Burst, the debut album from Belgian trio Brutus, is an aptly named record. It’s a sonic burst, a fast rushing monster that hits you hard right out of the gate and rarely lets you stop to catch your breath. It’d be unfair to peg Brutus as one thing, because it’s clear from Burst that they are equal parts hardcore, metal, and straight up rock. If you’re a fan of hard hitting rock–stuff brimming with chaos and energy–then you simply have to listen Brutus.
The moment album-opener “March” kicks in you get a sense of Brutus’ varied influences. It’s riff-driven, like a mixture of Every Time I Die and Japandroids, but it’s also fused with soaring, intense melody. Vocalist and drummer Stefanie Mannaert unleashes a flourish of borderline black metal blast beats while yelling out lyrics with feverish intensity. Vocally, Mannaert is raw and fierce without ever being caustic or violent. She doesn’t scream, but she reaches for notes with shouts that sometimes make it, and sometimes putter and crack. This is in no way a bad thing; in fact it adds to the band’s frantic nature. You sweat when you listen to this, and you bleed from every pore.
Tracks like “All Along” and “Justice De Juila II” showcase the insane nature of Brutus. They are frantic and haunting; a band that often moves unexpectedly and falls in and out of grooves at an unrelentingly pace. Amidst the audio madness, Mannaert punches through with breathy, reverb soaked howls that give Brutus a sound and feel all their own. Shades of post-hardcore and doom metal are woven throughout these tracks and elsewhere on the album. Burst is a casserole of rock and metal: a tasty mixture of the best of numerous genres and sub-genres.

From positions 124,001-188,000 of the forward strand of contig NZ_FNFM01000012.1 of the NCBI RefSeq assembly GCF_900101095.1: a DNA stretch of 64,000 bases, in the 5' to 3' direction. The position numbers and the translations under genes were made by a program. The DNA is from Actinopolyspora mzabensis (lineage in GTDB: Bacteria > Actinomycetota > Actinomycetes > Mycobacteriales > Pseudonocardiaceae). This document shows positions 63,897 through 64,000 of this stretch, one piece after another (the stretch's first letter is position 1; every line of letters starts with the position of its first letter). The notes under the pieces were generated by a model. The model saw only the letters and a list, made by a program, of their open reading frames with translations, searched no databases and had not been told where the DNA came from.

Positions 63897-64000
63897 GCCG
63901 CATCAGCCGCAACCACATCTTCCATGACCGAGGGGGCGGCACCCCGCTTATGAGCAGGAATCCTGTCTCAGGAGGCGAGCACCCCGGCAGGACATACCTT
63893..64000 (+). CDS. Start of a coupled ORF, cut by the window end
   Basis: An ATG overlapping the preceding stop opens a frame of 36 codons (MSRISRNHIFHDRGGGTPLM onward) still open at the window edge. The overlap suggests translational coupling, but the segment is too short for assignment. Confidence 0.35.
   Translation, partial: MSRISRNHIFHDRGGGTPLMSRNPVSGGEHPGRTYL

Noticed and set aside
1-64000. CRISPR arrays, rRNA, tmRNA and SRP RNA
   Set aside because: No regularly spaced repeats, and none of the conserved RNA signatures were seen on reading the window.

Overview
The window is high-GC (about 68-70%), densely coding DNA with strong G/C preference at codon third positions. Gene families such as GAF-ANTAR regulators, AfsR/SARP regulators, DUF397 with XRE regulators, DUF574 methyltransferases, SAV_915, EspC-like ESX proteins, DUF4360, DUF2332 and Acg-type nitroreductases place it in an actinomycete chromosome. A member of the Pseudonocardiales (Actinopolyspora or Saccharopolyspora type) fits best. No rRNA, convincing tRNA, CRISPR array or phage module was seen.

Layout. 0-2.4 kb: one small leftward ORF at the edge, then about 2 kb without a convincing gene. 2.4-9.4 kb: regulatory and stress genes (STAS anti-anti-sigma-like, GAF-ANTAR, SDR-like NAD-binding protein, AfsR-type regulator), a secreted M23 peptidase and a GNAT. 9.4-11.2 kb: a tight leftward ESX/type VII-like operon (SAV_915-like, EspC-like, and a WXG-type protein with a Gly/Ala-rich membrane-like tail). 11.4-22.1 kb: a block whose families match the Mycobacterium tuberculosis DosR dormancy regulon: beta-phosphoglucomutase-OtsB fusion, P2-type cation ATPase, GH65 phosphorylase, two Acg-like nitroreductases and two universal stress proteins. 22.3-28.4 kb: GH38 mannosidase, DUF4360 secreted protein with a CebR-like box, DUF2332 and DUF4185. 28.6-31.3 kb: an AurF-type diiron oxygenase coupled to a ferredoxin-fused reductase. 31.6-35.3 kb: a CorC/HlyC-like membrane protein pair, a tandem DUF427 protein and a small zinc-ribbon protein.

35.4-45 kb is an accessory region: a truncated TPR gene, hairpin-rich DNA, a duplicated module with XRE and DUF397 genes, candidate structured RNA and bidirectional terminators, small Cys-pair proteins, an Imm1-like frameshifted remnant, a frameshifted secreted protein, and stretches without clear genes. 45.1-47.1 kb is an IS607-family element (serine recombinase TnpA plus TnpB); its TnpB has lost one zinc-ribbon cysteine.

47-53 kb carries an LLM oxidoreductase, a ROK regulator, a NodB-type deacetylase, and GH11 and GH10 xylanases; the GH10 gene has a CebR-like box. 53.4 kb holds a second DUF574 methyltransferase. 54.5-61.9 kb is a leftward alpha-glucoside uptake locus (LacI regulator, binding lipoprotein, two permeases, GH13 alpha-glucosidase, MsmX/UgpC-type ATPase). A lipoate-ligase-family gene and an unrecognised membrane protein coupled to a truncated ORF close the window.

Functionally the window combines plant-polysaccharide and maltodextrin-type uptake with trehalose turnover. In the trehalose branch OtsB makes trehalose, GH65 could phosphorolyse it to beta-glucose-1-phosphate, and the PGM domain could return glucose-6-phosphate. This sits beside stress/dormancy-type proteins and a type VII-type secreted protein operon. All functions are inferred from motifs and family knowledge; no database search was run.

This, again, is what makes Brutus such a great band. They sound wholly unique and yet there’s something familiar about them. You’ll hear a riff and thunderous onslaught of drums and think, for a moment, that you know where they are going. Then, everything descends into a river of tremolo and the rhythm breaks down. You think Brutus will zig and they zag. You think they’re a rock band and then they fly into a pulse-pounding blast that is straight up heavy metal. There are even, dare I say, moments for Bruce Springsteen-style area rock peppered in a few tracks. The band is all over the place and laser focused at the same time. What makes Brutus work is their refusal to be contained.
Brutus have toured relentlessly in Belgian, but the band has yet to really jump across the pond. With the Sargent House release of Burst, that’s all about to change. Brutus are about to hit North America hard, and the buzz around them is starting to rise to a furious cacophony of excitement and anticipation. One track into Burst and it’s easy to understand why. The hype around this band is earned through every riff, breakdown, and cathartic shout. This band plays like they are expelling demons, and it is utterly awesome.
For fans of hardcore and metal music, finding something that sounds new and different isn’t always easy. Brutus sound like nobody else because they sound like everybody else. They’re equal parts punishing and pleasing. Chaotic and controlled. Challenging and comforting. They push and pull you in multiple directions and that’s something worth paying attention to. You owe it to yourself to check out Burst, as it’s too good to skip. Brutus is is poised to be the next big thing; just you watch.